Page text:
The rubric describes how the grant application will be scored. Higher scores are awarded first. Awards continue downward until the funding runs out. Adjustments can be made for extended efforts put into the grant application.

Each submitted application will be evaluated according to the target areas shown below.

1. How Funding Will be Utilized (Max. 45 points)
Target: Answer relates to the needs of students and addresses the particular climate problem that the district or school is experiencing. The long-term goals of the school or district should be addressed. Reasoning should be provided, relevant statistics used.

2. Itemized Expenditures (Max. 45 points)
Target: Answer relates to an explanation of how funding will effectively be used along with a basic line-by-line list of expected expenditures. This might include, but not limited to: books, materials, travel costs, training fees, speaker fees, reimbursed time for school staff, printing costs, etc. (Proposed expenses indirectly related to the mission of the program including food or T-shirts may or may not be approved depending on the grant request load for any given year.)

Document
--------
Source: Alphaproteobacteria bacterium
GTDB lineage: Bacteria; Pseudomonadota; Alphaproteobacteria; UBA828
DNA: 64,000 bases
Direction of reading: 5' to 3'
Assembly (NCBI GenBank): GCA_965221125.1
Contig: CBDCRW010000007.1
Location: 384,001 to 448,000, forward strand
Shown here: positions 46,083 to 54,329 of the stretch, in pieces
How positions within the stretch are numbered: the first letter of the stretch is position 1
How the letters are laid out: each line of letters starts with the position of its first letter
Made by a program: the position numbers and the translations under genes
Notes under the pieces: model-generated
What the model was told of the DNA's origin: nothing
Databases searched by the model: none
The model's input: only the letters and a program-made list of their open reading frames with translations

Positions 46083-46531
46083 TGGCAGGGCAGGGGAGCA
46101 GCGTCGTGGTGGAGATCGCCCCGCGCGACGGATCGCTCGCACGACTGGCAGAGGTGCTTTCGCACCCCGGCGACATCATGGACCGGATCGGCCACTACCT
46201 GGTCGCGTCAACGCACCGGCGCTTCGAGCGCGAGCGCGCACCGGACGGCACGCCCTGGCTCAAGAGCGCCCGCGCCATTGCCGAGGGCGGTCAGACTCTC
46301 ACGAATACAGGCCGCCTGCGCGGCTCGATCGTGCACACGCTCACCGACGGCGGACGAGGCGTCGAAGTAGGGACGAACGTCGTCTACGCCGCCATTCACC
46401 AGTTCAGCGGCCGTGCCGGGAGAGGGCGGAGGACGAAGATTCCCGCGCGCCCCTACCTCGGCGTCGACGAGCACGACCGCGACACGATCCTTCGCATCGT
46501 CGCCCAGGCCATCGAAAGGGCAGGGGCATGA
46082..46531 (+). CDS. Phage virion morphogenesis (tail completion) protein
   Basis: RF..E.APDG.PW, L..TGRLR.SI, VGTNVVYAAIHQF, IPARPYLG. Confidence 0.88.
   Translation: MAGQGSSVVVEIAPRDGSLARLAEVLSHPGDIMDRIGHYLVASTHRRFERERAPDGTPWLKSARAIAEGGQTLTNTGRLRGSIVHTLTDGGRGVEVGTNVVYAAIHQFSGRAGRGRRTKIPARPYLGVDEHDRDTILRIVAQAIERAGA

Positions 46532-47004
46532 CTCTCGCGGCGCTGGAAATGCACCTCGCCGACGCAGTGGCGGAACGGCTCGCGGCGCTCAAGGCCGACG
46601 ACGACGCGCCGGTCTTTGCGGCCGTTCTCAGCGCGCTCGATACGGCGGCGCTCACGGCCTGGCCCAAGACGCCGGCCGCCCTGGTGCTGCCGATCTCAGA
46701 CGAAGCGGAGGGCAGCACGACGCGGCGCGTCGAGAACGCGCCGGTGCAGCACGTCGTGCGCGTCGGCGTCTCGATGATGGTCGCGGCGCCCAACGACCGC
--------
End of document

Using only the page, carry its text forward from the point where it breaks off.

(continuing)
3. Expected Outcomes (Max. 10 points)
Target: Answer relates to a complete list of direct or indirect net results, positive consequences, or end products that are designed or expected.

The total possible points are 100. The scoring of applications is done using an independent group of evaluators. Since the purpose of the grant is to maximize school climate statewide, the evaluators reserve the right to take into account geographic dispersal in the case of close scores.

Suicide Prevention Resources

At a minimum, school staff members must participate in eight hours of suicide prevention training every four years. Schools may choose to supplement training with a variety of other activities that are not included in the approved programs list. Please note: Global Compliance Network continues to be an approved program and will be added to the list during the next update.

Bullying, Abuse, and Prevention Resources

Each school district must have a policy prohibiting harassment, intimidation, or bullying at school. Policies should be continuously reviewed and revised as necessary. Local school districts can reference the Anti Bullying Model Policy I and Anti Bullying Model Policy II to assist in developing district policy.